It’s National Novel Writing Month.

For me, October is that crazy month.

You know what I’m talking about. Midterms. The promise of fall break in the future but it never quite gets there. Everybody’s joining sororities and fraternities and your professor is treating their class like it’s the only class that you have when you obviously have three others.

This year, November knocked on my door and said, “Oh hey there, Emily! I’m replacing October as your busiest month this year. Good luck with your Renaissance paper about Beowulf!”

I’ve been actively avoiding my planner. I took a look at it yesterday and I just about peed my pants. Holy college life, Batman, I have tests and papers and other activities and RA things and job interviews all within the next two weeks!

Typical Alma student. I wasn’t perturbed.

But then I decided that I was going to try this new way to sell my soul to being obsessively busy.


As many of you probably don’t know, November is national writing month. Which means that NaNoWrimo stands for… well… National Novel Writing Month. Or maybe the No part stands for November. Or maybe No One Can Actually Accomplish NaNoWriMo.

In a nutshell, NaNoWriMo is where you write a 50,000 word novel in a month, starting on November 1st and ending at midnight on November 30th. You go to, make yourself a little account, and you’re on your way. I made my account yesterday morning, put my small author biography as “my life consists of cereal and awkward moments”, titled my novel, and feverishly began to write.

I need to average 1,666 words per day to get to the 50,000 benchmark by the elusive November 30th. My Beowulf paper is due that day. I also have a big Active Minds gig. And four classes.

My first instinct when I realized what a large feat this was was to cheat. I have a 107,000 word novel gathering dust in a folder on my laptop, why not feed chapters of it into the NaNoWriMo website and drastically beat the odds? Well, friends, that would be cheating, and I don’t recommend it.

I started from scratch. Last night I feverishly cranked out 5,013 words of my brand new novel by midnight. I updated my word count, where the website told me that at this rate, I could finish on November 9th. (I obviously can’t, Spider-Man comes out on DVD that day. I have big plans.) After I updated my word count, I sat alone in my room and ate most of a birthday cake with a spoon and thought about crying. I then tweeted about the birthday cake episode and put it on tumblr.

So here lies the big question: why on earth am I doing this to myself? Torture? To see exactly how busy Alma College students can be? I’m not sure I’ve answered why I’m doing this, but Katelyn Gentner, ’14, obviously knows why she’s doing the same crazy thing I am. I asked her why she’s decided to devote the month of November to cranking out a 50,000 word novel.

“Nanowrimo is an opportunity to jump-start my career as an author. I’ve babied ideas for years now but never had the gumption to sit down and write any of them. By taking part in this, I’m joining a support group of other writers who can help me when I falter and offer ideas and suggestions when I need them.”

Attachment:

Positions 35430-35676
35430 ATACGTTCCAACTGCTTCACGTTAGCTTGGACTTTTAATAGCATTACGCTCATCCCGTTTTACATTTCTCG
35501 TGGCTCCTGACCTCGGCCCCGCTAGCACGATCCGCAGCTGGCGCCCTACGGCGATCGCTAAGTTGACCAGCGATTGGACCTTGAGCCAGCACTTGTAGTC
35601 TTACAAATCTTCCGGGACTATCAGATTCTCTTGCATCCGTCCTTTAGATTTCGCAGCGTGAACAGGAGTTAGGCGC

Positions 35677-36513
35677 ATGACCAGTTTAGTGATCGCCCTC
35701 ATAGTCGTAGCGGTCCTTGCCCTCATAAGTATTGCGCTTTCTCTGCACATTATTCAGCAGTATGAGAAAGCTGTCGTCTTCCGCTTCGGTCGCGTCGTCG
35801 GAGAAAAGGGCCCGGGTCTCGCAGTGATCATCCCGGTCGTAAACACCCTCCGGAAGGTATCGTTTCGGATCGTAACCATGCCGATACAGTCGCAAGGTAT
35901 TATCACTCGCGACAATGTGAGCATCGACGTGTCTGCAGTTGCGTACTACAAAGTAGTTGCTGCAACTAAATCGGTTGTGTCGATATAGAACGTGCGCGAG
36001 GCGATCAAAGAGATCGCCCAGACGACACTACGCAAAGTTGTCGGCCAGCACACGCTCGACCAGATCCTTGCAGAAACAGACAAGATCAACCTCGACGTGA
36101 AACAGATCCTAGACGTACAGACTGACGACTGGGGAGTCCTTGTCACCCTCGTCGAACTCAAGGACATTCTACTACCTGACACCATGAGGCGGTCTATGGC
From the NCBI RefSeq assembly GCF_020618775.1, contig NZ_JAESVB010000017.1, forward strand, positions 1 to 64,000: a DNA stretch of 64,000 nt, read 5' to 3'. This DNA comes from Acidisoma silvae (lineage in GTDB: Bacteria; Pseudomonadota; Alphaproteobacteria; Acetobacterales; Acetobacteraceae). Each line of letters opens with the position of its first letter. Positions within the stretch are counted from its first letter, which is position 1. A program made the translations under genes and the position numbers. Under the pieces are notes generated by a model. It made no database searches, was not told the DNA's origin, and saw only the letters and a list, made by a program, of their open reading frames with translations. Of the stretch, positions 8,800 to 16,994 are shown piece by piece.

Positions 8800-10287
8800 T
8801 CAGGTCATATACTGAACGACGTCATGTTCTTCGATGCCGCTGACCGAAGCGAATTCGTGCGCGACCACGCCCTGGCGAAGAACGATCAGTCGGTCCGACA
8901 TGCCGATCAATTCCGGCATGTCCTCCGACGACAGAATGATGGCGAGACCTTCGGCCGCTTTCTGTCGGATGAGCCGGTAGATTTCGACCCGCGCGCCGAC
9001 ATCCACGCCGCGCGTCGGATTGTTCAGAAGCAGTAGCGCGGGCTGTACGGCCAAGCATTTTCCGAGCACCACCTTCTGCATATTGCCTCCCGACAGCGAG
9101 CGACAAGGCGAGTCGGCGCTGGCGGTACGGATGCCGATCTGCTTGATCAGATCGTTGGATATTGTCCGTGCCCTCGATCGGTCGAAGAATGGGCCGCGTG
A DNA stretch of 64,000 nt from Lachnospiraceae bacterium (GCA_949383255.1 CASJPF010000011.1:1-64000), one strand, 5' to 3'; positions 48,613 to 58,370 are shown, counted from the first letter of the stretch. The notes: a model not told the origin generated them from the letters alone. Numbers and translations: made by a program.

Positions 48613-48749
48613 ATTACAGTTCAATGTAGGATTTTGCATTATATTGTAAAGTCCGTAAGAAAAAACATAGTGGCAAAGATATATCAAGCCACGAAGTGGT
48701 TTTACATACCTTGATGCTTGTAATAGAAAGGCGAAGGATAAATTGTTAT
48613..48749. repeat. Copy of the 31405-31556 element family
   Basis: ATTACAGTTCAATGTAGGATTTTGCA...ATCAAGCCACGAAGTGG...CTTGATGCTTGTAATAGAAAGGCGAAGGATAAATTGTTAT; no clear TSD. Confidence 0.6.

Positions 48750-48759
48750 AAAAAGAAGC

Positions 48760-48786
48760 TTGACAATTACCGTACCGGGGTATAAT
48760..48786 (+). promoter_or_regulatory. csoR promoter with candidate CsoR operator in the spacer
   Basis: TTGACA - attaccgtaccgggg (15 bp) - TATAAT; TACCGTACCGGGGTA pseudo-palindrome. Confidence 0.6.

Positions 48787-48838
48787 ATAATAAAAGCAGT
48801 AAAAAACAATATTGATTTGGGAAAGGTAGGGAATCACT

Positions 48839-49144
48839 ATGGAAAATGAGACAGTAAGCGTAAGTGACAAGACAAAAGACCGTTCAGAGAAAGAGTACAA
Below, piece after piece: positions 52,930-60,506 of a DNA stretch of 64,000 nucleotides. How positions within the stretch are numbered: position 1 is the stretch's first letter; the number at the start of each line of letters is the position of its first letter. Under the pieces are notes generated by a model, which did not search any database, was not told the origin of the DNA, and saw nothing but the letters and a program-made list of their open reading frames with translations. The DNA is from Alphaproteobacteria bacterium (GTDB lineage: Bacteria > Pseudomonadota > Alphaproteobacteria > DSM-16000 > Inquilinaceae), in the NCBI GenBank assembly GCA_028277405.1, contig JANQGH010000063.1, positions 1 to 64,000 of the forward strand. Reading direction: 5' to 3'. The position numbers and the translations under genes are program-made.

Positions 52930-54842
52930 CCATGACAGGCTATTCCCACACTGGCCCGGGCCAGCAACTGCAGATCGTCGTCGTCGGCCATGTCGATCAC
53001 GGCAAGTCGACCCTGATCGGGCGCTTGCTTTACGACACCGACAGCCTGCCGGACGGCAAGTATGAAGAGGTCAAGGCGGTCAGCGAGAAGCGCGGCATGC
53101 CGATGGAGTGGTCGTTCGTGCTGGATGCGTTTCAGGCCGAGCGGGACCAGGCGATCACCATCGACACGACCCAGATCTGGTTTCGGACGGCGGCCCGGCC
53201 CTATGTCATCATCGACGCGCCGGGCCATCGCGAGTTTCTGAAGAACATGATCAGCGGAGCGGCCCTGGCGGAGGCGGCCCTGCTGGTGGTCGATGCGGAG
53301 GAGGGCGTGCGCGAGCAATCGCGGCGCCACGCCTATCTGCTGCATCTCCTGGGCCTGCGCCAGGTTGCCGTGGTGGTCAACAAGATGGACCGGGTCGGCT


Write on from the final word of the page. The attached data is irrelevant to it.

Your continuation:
I couldn’t have said it better myself. She’s not entirely worried about other commitments, too, which is something I could definitely work on. When talking about the time commitment to writing a novel in a month, she says, “I’m really worried that towards the end of the month I will have to stop in order to keep up with my classwork and clubs, but as of right now I feel like proper time management is giving me the time. As research paper deadlines approach, though, I may have to take a few days off to make sure that my classes do not suffer because of this.”

On Saturday night, I went to a NaNoWriMo Write-In hosted by See Spot Run. We were supposed to be in the Rotunda, but with all of the construction, there wasn’t any power, so we sacked out in the Wright Hall Lobby. Erika Schnepp, ’13, editor in chief of See Spot Run brought food, writing prompts, and contests. There was a ten minute word-off to see who could write the most in ten minutes. I won with 459 words and I got a really cool pin with Yoda on in that says Jedi Master. At the Write-In there were six of us, including me, with our laptops, our earbuds, and our writing pants on. Write-Ins are going to be every Saturday this month at eight pm in the Wright Hall lobby. November 30th is See Spot Run’s Night of Dangerous Writing and a NaNoWriMo sprint to the finish and a celebration if you accomplished your goal.

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NaNoWriMo is calling all writers, literary enthusiasts, and crazy students that believe that they can write a novel in November. I’ve decided I can make it work.

Can you?

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